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Phaeton and Thomas:
The New Deutsche Guggenheim Edition to the Robert Mapplethorpe Exhibition

Edition No. 28 - Robert Mapplethorpe and the Classical Tradition

In Mapplethorpe and the Classical Tradition, the Deutsche Guggenheim is currently examining the art historical dialogue between Robert Mapplethorpe's work and the prints of Dutch and Flemish Mannerism. This remarkable juxtaposition of Mapplethorpe's oeuvre with etchings and woodcuts by masters such as Hendrick Goltzius, Jan Hermensz. Muller, Jacob Matham, and Jan Saenredam demonstrates the fascination that Mannerist poses and forms held for one of the most important photographers of the 20th century.

The Deutsche Guggenheim edition on the exhibition, titled Phaeton and Thomas, 2004, shows the mythological figure of Phaeton, son of Helios, who dared drive his father's sun chariot across the sky and was finally felled by Zeus, who thus prevented the world from going up in flames.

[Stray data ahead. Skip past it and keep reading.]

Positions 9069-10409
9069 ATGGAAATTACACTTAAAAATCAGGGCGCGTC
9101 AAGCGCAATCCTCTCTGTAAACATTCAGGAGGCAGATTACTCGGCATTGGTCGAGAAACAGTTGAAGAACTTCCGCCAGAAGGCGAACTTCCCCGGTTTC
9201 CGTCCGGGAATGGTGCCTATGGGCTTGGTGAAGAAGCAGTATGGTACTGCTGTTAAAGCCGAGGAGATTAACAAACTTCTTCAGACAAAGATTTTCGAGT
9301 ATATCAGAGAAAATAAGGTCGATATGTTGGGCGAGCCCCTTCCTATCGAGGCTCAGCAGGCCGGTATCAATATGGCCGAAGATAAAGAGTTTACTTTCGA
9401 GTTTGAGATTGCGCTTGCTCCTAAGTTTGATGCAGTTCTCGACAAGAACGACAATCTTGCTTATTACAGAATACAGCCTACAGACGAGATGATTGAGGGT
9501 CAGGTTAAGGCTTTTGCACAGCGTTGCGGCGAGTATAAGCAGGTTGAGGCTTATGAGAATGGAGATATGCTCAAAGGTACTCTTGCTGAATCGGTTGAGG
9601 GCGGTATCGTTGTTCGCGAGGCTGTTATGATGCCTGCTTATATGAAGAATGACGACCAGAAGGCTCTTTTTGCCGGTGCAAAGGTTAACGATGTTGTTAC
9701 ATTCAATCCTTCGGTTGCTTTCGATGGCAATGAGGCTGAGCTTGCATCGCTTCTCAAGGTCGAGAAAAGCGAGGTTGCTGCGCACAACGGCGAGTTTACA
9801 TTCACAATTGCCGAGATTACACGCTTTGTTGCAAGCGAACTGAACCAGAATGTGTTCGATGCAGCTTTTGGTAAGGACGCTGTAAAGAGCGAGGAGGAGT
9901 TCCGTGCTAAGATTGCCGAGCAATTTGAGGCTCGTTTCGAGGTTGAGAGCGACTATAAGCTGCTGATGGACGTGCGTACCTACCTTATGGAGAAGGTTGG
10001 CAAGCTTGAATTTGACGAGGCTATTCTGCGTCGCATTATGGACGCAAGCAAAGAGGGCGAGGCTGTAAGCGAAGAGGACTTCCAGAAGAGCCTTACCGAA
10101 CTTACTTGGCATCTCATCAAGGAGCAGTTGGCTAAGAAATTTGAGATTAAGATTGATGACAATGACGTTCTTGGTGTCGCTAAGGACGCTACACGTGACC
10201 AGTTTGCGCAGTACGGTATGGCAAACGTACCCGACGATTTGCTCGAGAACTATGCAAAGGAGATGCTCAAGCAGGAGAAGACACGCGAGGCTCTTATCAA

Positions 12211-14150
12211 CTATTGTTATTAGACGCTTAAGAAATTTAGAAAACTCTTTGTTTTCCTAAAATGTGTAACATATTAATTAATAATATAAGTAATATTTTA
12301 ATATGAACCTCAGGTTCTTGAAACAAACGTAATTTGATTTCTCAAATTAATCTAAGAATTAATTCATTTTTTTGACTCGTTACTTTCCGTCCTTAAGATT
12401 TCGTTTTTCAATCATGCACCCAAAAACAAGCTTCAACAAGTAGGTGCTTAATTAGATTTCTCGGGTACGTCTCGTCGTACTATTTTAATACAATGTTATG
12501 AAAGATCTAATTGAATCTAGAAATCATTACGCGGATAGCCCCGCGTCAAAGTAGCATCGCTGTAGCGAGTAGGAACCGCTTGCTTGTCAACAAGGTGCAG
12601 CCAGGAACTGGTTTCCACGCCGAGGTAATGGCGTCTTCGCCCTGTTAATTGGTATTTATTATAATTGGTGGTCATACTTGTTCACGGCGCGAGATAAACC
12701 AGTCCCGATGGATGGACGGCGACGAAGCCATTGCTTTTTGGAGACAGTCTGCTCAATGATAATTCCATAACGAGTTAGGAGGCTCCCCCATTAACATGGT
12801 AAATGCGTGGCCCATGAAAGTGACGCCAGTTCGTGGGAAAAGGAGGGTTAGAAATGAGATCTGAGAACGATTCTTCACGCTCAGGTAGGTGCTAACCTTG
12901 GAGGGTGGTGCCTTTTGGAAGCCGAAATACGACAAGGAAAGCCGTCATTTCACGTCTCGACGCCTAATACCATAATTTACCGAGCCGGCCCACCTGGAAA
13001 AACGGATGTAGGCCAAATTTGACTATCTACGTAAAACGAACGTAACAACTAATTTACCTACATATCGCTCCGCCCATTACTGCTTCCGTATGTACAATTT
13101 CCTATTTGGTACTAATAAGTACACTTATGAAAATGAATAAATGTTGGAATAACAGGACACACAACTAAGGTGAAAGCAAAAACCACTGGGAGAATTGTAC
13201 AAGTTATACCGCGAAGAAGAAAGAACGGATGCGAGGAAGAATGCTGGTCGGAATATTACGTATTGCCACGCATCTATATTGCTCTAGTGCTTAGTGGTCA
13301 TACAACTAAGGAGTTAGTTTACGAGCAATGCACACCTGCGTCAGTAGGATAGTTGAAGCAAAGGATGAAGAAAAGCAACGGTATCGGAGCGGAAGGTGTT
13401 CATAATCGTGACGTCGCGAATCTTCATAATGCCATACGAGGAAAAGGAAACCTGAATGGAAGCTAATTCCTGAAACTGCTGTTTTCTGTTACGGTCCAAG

Hendrick Goltzius' etching reflects an evaluation of the fine arts that was new to the time. In 1595, the Habsburg Emperor Rudolph II finally elevated painting to the level of a fine art, liberating it from its traditional guild context. Goltzius' works reflect this appreciation in value, which bears a direct connection to Mannerism's free interplay of forms.

The work of the experimental Dutch master forms a pendant to Robert Mapplethorpe's photograph Thomas from 1987, in which the artist's passion for the human body experiences one of its most classical expressions. As Goltzius did in his etching after Cornelis Cornelisz. van Haarlem, he chose the classical form of the tondo.

Entirely in keeping with the exhibition's unusual theme, a new technique was implemented for Edition No. 28: the Diavography process makes it possible to unite a nearly screenless print with the quality of traditional handicraft. Each image is individually applied to paper and subsequently reworked.

The Diavography on hand-made Hahnemühle rag paper (55 x 88 cm) has been produced in a limited edition of 100 copies and costs 240 Euros. M.M.